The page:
- Tropical Cyclone Sagar - May 2018
- Horn of Africa Crisis: 2011-2012
- Influenza A (H1N1) Pandemic - Apr 2009
- Djibouti: Floods - Apr 2004
- Djibouti: Toxic Pollution - Mar 2002
- Djibouti: Drought - Aug 1999
- Djibouti: Drought - Jul 1996
- Djibouti: Floods - Nov 1994
- Djibouti: Floods - Apr 1989
- Djibouti: Drought - Feb 1988
Most read reports
- Points de suivi des flux de populations Djibouti - Tableau de Bord - Période 1 - 31 Août 2018
- Secretary-General Hails Meeting of Eritrea, Djibouti Presidents, Hoping it Proves New Step towards Consolidating Peace, Security Gains in Region
- Cleaning up after cyclone in Djibouti
- WFP Djibouti Country Brief, July 2018
- OCHA Flash Update #1 Tropical Cyclone Sagar impacts Djibouti | 20 May 2018
By Evelyne Karanja
NAIROBI, 21 February 2017 – Already grappling with an extended dry spell, countries in Greater Horn of Africa are bracing for an even deeper drought, with the approach of the traditional March to May rainy season offering little cause for comfort.
Exacerbated by the El Niño weather phenomenon, below-average rainfall is worsening food security and water availability, straining the resilience of communities across the region.
This report aims to contribute to a better understanding of the impact of disasters in the Arab states. The study provides an assessment, interpretation and visualization of ten national disaster loss databases from the region (i.e.: Comoros, Djibouti, Egypt, Jordan, Lebanon, Morocco, Palestine, Syria, Tunisia and Yemen) including damage and loss data from the previous thirty years.
By Denis McClean
SHARM EL SHEIKH, 16 September 2014 - Agricultural drought and climate change are changing the landscape of the Arab region with enormous implications for food security, rural-urban migration and social stability, an expert told the 2nd Arab Conference on Disaster Risk Reduction yesterday.
By Denis McClean
NAIROBI, March 31 - UNISDR today welcomed the outcome of East Africa’s Second Drought Resilience Summit as an important contribution to next month’s Africa Regional Platform for Disaster Risk Reduction and preparing for a future in which climate change will amplify existing stress on water availability in Africa.
In the Middle East and North Africa (MNA) , the interplay of natural disasters, rapid urbanization, water scarcity, and climate change has emerged as a serious challenge for policy and planning. This report aims to establish a more strategic and collaborative framework between the World Bank and its international partners, particularly United Nations International Strategy for Disaster Reduction (UNISDR) and UN Development Program (UNDP), in order to assist MNA countries to shift from disaster response to proactive risk management.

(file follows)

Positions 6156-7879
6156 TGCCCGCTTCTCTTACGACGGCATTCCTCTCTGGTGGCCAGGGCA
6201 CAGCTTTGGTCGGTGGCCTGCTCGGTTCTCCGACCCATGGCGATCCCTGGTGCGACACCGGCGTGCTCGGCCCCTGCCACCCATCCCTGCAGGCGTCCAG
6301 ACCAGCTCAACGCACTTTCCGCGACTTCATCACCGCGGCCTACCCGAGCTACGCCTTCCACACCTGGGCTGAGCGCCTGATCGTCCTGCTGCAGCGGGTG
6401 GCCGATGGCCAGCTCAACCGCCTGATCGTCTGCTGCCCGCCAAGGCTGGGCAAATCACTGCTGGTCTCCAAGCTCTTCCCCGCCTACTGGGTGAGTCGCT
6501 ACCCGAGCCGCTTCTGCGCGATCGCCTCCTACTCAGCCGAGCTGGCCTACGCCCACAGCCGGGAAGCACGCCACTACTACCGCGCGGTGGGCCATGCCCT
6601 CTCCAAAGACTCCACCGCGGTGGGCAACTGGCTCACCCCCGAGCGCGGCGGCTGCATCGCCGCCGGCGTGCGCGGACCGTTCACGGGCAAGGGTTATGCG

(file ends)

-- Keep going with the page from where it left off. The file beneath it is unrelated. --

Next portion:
By Berta Acero
CAIRO, 23 May 2012 – A regional meeting of experts held in Cairo could result in a doubling of the number of Arab countries that systematically report on disaster losses.
UNISDR brought together over 40 participants from 15 Arab countries to discuss and exchange experiences on establishing national disaster loss databases. These disaster inventories (www.desinventar.net) enable countries to analyse disaster trends and their impacts in a systematic manner through the collection of historical disaster data.
This monthly newsletter highlights UNISDR activities around the world. This issue reports on: (i) the start of consultations on a new international blueprint for reducing disaster losses in advance of the World Conference on Disaster Reduction; (ii) the Sixth World Water Forum's disaster risk reduction (DRR) pledge; (iii) private sector's risk revolution; (iv) the drought situation in the Horn of Africa; and (v) Kiribati's climate change insurance.
By Denis McClean
GENEVA, 29 February 2012 - The March to May rainfall season in the Greater Horn of Africa is likely to result in "near normal to below normal rainfall" over much of the region, according to a statement today from the 30th Greater Horn of Africa Climate Outlook Forum (GHACOF30).